I don't want to slam Clementine. I love her, but I do think she could have just said, "no I'm not gay, yes I may be (just) bisexual." (Like lots of other celebrities e.g. Lindsay Lohan, Pink, Natalie Portman) I mean, why not?

She married (and divorced) a guy, and she could have dated girls - as she mentioned in the Diva interview that she and her siblings would bring home people of both genders.

She shouldn't have just denounced that she didn't "come out". It hurt us, methinks. Like she didn't want to be associated with us. But - to be fair, she may be angry because the interview was taken out of context and used in a salacious manner.

JR said...

Dude. If I were Megan Toohey I'd be pissed that my gf just recloseted herself.

RHEA said...

I really, really, really hope that her anger is simply at the fact that she feels like the Diva article is crap and that she feels misquoted by them...I don't want her to be a backpedaller. Backpeddling does nothing to help that little gay kid in a small town that she was once so concerned about.

Anonymous said...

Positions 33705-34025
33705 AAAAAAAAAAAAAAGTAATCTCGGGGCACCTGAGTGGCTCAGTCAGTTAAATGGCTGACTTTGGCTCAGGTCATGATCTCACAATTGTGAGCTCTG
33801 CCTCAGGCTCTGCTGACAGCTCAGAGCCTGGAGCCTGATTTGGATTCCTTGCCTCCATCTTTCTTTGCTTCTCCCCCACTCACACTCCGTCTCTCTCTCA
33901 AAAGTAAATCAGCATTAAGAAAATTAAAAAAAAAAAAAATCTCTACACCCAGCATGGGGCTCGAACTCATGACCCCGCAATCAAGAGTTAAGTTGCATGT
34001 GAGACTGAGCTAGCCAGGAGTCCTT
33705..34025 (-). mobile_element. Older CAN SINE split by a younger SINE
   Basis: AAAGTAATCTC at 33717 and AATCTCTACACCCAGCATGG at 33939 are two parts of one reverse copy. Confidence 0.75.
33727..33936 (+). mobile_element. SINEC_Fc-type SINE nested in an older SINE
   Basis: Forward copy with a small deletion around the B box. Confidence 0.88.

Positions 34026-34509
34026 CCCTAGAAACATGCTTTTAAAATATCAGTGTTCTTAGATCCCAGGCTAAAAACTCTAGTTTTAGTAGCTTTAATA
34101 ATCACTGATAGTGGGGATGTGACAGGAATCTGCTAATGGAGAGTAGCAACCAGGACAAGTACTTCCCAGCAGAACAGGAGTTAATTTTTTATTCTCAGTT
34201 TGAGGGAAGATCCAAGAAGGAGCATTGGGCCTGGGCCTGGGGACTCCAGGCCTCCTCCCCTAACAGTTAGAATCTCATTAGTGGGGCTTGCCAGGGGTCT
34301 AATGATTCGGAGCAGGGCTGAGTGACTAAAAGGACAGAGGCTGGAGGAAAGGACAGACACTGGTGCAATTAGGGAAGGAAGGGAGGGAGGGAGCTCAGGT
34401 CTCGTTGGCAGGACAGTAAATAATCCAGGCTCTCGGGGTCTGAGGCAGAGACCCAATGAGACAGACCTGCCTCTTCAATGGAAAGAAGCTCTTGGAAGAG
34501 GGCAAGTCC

Being an actor in Hollywood isn't easy. In fact it's a kind
of game that you have to play. When you are young and trying to make it in Hollywood sometimes it's good to have people question your life. Doing that sometimes gets you the good roles. Having famous parents also helps. But I think the bottom line is that there are some actors who are able to handle being questioned about their orientation and others aren't. I mean as a community we are starved for people like us in the media and when they appear we kling to them like nobodys business and some peoples backs can take it and others can't. She may have the kind that can't and doesn't want to be the poster child for you gay actors in America. She just wants to do her passion and we can't blame her for it. Plus that diva arrive kinda sucks as a news piece anyway.